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They aren't all addicts or slaves, trapped by circumstance and bad choices.
January 20, 2010 9:52 AM   Subscribe

Sex Worker Literati is a monthly storytelling series that features sex workers, former sex workers, and people with stories about the sex industry who read, monologue, perform, and shimmy their ways into your hearts, minds, and naughty bits. (NSFW video feed)

A reading series brought to you by Hos, Hookers, Call Girls and Rent Boys, a website which spawned a book about sex work, written by sex workers.

In the US, Sex Worker Awareness fights the battle against stigma. Sex workers in San Francisco have their own annual film festival. When The Atlantic publishes a piece about "bein' a ho", the comments lead Jezebel to speak out against bigoted speech and assumptions.

Other glimpses into the lives of sex workers: Sex Workers Present is an international video feed of videos made by sex workers from around the world, giving their perspectives on laws and policies. Sex workers from around the world begin to organize against their stigmatized position in society. [PDF newsletter with several articles.] [Sex Workers in India - an American's journey of discovery.]

Many groups seem to be working against the U.S. Anti-Prostitution Pledge.
posted by hippybear (46 comments total) 24 users marked this as a favorite

 
Thank you for posting this! It's a refreshing counterpoint to all the scaremongering about all sex workers being abused, soulless junkies down the page.
posted by streetdreams at 9:58 AM on January 20, 2010 [1 favorite]


This is relevant to my interests.

Great post.
posted by Theta States at 10:08 AM on January 20, 2010


It's a refreshing counterpoint to all the scaremongering about all sex workers being abused, soulless junkies down the page.

"Scaremongering" sort of implies that sex work isn't comprised mostly of people who come from abusive families and/or whose addictions strongly compelled them into the practice. I also welcome another perspective, but let's not kid ourselves.
posted by Marisa Stole the Precious Thing at 10:15 AM on January 20, 2010 [1 favorite]


It's a refreshing counterpoint to all the scaremongering about all sex workers being abused, soulless junkies down the page.

Sure, because being a prostitute is exactly like any other job where you work for another person and if anyone says otherwise they are some kind of pent up Victorian-era minded prude.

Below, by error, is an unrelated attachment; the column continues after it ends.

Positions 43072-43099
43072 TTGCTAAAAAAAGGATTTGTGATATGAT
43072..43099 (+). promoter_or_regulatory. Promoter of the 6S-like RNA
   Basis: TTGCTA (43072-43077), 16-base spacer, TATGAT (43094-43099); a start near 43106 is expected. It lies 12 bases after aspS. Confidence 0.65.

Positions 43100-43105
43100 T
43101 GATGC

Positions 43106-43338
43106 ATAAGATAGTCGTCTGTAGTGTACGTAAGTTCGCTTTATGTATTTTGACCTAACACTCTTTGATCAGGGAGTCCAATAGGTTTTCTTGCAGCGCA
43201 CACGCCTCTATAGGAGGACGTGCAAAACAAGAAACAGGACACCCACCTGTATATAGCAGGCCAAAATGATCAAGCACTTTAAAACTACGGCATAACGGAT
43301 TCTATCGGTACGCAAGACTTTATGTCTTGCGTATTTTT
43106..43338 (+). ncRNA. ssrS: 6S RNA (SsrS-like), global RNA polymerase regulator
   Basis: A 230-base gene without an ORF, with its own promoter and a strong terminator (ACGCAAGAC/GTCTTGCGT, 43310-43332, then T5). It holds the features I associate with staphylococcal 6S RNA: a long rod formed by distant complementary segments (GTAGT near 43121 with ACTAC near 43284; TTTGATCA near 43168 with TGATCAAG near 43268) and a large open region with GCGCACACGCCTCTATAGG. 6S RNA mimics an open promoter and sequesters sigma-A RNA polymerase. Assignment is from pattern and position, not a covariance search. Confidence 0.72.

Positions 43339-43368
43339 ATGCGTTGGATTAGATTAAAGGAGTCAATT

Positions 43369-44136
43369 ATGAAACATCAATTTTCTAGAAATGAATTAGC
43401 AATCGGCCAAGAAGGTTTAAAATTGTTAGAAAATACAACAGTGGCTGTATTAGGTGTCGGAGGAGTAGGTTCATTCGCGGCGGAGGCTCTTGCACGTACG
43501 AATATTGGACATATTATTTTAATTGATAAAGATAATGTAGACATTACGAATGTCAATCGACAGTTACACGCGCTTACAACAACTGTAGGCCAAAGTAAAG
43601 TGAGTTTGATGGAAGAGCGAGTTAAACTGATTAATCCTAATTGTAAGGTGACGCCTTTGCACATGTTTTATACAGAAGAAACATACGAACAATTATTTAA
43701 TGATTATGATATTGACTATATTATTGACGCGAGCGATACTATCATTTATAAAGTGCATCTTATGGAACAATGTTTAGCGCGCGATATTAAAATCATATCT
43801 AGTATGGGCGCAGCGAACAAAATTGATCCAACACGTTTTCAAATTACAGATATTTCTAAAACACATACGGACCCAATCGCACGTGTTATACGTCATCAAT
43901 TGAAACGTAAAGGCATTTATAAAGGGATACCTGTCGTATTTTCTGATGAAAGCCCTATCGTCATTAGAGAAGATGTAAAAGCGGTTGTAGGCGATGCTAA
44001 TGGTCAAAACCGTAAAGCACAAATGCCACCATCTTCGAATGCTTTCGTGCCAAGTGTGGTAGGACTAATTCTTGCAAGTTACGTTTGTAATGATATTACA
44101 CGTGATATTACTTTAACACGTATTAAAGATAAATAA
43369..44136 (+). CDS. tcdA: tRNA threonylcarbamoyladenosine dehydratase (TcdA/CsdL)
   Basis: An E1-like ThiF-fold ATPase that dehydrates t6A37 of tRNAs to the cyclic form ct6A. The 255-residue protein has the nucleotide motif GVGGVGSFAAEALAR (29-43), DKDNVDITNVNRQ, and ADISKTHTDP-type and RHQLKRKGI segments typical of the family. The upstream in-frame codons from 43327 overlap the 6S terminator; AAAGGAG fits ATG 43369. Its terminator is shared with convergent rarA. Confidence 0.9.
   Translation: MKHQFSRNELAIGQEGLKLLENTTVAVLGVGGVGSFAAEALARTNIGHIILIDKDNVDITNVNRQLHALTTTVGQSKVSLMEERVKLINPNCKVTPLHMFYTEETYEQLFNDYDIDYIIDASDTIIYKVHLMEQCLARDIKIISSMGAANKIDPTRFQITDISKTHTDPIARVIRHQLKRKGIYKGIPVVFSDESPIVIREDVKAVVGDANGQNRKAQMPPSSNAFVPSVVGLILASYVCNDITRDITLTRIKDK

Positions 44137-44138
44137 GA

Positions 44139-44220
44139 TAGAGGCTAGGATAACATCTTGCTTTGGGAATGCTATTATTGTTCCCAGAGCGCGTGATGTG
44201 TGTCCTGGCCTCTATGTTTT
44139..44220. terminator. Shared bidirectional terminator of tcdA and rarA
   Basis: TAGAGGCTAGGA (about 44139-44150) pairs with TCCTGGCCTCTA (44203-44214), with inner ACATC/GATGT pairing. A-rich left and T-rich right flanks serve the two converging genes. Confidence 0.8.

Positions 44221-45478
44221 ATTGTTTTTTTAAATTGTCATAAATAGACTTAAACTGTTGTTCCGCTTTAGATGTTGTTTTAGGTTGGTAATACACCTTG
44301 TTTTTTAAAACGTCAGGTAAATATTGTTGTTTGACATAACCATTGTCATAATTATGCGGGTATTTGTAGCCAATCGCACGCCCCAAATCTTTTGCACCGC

(just meeting hyperbole with same)
posted by Burhanistan at 10:19 AM on January 20, 2010


But anyways, this is a good FPP. Lots to read here. Thanks, hippybear.
posted by Marisa Stole the Precious Thing at 10:21 AM on January 20, 2010


given my recent over-generalizations about prostitutes in the NOLA law thread recently. this is exactly what i was looking for.

not that i think there is any "scaremongering" going on...most prostitutes and sex workers are pretty desperate people. (hell, Airforce Amy from the Moonlight Bunny Rancy was a prostitute who made TONS of money, but she was still f'n looney.)

thanks for posting this other side of the story, hippybear.
posted by sio42 at 10:38 AM on January 20, 2010


Not to self-moderate, but two people have stated that "most" prostitutes are desperate, abused, addicted, or insane. I would love to see citations for that generalized statistic. Not necessarily disputing the concept, but after researching this thread, I begin to wonder how much of that is truth and how much is part of the stereotyping and stigmatizing which sex workers are beginning to fight against.
posted by hippybear at 10:46 AM on January 20, 2010 [5 favorites]


“I asked my grandmother what those women were doing,” she said. “She said, ‘They take their panties off for money.’ Well I was already being forced to take my panties off, and I wasn’t getting any money.” A 1995 study by the National Criminal Justice Reference Service (NCJRS) found that people who were sexually abused as children are a whopping 27.7 times as likely as others to be arrested for prostitution.

While many sex workers do see their work as empowering and feminist, the reality is that the vast majority of sex workers are doing it for the money, often to feed drug habits, often because they feel they have no other viable employment opportunities.